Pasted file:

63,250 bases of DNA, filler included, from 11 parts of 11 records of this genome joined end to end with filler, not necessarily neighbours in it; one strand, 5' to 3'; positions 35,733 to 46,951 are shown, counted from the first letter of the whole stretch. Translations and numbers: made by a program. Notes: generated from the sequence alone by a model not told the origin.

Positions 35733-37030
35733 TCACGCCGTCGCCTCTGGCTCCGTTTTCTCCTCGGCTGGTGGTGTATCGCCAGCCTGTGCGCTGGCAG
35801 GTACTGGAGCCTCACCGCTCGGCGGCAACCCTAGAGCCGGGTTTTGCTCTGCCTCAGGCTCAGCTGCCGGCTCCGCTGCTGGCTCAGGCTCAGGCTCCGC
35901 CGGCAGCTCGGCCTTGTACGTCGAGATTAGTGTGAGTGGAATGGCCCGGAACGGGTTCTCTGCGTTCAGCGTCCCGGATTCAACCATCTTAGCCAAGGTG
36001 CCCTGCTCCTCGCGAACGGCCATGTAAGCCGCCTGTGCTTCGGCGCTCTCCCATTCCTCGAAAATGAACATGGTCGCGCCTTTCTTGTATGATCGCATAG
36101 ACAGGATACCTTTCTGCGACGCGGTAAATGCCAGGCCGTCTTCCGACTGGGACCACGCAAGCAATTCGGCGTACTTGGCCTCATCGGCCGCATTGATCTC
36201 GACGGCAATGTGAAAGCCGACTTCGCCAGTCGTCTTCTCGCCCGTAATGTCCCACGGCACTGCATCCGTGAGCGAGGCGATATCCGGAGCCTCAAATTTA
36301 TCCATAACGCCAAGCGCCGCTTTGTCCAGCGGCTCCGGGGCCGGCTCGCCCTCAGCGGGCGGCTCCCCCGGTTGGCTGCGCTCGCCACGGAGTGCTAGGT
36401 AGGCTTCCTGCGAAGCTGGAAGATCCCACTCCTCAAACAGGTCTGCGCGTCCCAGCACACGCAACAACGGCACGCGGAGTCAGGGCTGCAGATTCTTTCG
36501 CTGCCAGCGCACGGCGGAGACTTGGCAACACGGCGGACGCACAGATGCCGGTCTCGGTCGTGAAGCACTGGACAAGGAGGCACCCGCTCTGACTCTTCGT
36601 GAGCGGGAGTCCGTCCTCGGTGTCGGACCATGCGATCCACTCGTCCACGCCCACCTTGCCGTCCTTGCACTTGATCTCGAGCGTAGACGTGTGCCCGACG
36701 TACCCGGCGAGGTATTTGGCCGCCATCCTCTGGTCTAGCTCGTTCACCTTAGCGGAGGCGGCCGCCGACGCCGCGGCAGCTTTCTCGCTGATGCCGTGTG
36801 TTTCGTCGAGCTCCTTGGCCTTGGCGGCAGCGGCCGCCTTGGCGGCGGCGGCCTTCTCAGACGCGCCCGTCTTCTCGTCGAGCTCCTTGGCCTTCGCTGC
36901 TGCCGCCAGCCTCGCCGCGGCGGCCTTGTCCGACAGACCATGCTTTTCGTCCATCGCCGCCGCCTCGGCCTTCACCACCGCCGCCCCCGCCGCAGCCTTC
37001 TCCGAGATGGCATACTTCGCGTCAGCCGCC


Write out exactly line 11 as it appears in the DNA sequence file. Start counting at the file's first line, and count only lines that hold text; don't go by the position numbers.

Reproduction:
36501 CTGCCAGCGCACGGCGGAGACTTGGCAACACGGCGGACGCACAGATGCCGGTCTCGGTCGTGAAGCACTGGACAAGGAGGCACCCGCTCTGACTCTTCGT